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THE WASPS

an introduction to the play by Aristophanes

THE WASPS, which was produced by Aristophanes the year after the performance of The Clouds, may be taken as in some sort a companion picture to that piece. Here the satire is directed against the passion of the Athenians for the excitement of the law-courts, as in the former its object was the new philosophy. And as the younger generation--the modern school of thought--were there the subjects of the caricature, so here the older citizens, who took their seats in court as jurymen day by day, to the neglect of their private affairs and the encouragement of a litigious disposition, appear in their turn in the mirror which the satirist holds up.

There are only two characters of any importance in the action--Philocleon ('friend of Cleon') and his son Bdelycleon ('enemy of Cleon'). The plot is soon told. Philocleon is a bigoted devotee of the malady of litigiousness so typical of his countrymen and an enthusiastic attendant at the Courts in his capacity of 'dicast' of juryman. Bdelycleon endeavours to persuade his father by every means in his power to change this unsatisfactory manner of life for something nobler and more profitable; but all in vain. As a last resource he keeps his father a prisoner indoors, so that he cannot attend the tribunals.

The old man tries to escape, and these attempts are conceived in the wildest vein of extravaganza. He endeavours to get out by the chimney, pretending he is "only the smoke"; and all hands rush to clap a cover on the chimney-top, and a big stone on that. He slips through a hole in the tiles, and sits on the roof, pretending to be "only a sparrow"; and they have to set a net to catch him. Then the Chorus of Wasps, representing Philocleon's fellow-'dicasts,' appear on the scene to rescue him. A battle royal takes place on the stage; the Wasps, with their formidable stings, trying to storm the house, while the son and his retainers defend their position with desperate courage. Finally the assailants are repulsed, and father and son agree upon a compromise. Bdelycleon promises, on condition that his father give up attending the public trials, to set up a mock tribunal for him in his own house.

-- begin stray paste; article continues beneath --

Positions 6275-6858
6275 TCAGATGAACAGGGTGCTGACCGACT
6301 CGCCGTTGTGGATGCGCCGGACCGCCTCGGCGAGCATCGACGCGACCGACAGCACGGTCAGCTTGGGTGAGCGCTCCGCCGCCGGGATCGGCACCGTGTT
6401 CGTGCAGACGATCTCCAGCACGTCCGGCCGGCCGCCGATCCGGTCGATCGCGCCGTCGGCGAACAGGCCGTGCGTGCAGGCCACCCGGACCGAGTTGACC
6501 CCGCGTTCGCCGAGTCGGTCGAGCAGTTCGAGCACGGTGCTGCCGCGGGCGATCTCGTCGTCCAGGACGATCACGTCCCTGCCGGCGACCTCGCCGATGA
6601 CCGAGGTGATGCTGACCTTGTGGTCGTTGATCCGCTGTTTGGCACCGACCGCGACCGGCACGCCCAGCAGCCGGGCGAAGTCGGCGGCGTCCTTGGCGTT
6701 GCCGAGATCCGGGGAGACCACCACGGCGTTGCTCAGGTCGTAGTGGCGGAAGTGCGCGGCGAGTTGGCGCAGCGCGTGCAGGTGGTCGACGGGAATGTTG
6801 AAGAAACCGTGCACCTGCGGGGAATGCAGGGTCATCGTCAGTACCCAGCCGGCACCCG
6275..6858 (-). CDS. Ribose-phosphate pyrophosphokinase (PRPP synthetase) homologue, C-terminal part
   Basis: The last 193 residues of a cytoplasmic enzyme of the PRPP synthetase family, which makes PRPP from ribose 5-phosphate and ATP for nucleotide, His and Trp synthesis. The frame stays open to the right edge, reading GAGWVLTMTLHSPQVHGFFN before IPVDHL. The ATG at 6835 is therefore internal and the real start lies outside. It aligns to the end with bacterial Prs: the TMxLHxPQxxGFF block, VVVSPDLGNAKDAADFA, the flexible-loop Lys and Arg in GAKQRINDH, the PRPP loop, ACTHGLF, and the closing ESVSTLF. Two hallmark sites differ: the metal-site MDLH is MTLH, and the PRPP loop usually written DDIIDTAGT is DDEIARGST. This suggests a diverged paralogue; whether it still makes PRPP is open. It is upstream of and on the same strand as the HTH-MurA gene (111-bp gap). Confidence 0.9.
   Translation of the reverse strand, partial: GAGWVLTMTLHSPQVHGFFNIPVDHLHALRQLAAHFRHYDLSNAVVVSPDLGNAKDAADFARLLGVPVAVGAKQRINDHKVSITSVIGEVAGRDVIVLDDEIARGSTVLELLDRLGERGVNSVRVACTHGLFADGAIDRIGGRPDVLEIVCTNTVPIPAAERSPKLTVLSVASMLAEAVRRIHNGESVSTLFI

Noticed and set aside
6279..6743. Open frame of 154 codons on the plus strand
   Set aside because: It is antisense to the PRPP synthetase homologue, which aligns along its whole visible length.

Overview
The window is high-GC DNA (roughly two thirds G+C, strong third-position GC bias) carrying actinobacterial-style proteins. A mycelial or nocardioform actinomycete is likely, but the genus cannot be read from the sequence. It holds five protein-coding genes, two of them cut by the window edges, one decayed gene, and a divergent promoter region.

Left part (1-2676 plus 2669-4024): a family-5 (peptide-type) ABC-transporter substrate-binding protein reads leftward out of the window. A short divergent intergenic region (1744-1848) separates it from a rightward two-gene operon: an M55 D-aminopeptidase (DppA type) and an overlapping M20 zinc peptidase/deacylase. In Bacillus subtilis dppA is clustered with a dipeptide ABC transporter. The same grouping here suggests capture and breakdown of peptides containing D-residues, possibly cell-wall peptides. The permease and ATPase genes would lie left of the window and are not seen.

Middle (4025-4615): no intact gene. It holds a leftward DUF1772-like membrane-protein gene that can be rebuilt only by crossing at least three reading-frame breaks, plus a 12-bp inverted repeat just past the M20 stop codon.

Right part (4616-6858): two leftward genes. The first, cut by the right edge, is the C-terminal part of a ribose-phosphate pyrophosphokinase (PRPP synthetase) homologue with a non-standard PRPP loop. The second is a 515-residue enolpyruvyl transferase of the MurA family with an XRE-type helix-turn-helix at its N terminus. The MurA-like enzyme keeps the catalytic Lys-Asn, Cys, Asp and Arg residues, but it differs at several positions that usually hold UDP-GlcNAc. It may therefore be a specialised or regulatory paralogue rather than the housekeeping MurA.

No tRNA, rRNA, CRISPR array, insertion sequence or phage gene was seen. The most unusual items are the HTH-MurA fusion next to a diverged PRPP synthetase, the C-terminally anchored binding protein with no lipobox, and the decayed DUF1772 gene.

Presently the theft of a Sicilian cheese by the house-dog Labes gives the old fellow an opportunity of exercising his judicial functions. Labes is duly arraigned and witnesses examined. But alas! Philocleon inadvertently casts his vote for the defendant's acquittal, the first time in his life "such a thing has ever occurred," and the old man nearly dies of vexation.

At this point follows the 'Parabasis,' or Author's personal address to the audience, after which the concluding portion of the play has little connection with the main theme. This is a fault, according to modern ideas, common to many of these Comedies, but it is especially marked in this particular instance. The final part might almost be a separate play, under the title of 'The dicast turned gentleman,' and relates various ridiculous mistakes and laughable blunders committed by Philocleon, who, having given up his attendance on the law-courts, has set up for playing a part in polite society.

The drama, as was very often the case, takes its title from the Chorus--a band of old men dressed up as wasps, whose acrimonious, stinging, exasperated temper is meant to typify the character fostered among Athenian citizens by excessive addiction to forensic business.

Racine, in the only comedy he attempted, 'Les Plaideurs,' borrows the incident of the mock trial of the house-dog, amplifying and adding further diverting features.

This article is reprinted from Aristophanes: The Eleven Comedies. Trans. Anonymous. London: The Athenian Society, 1922.

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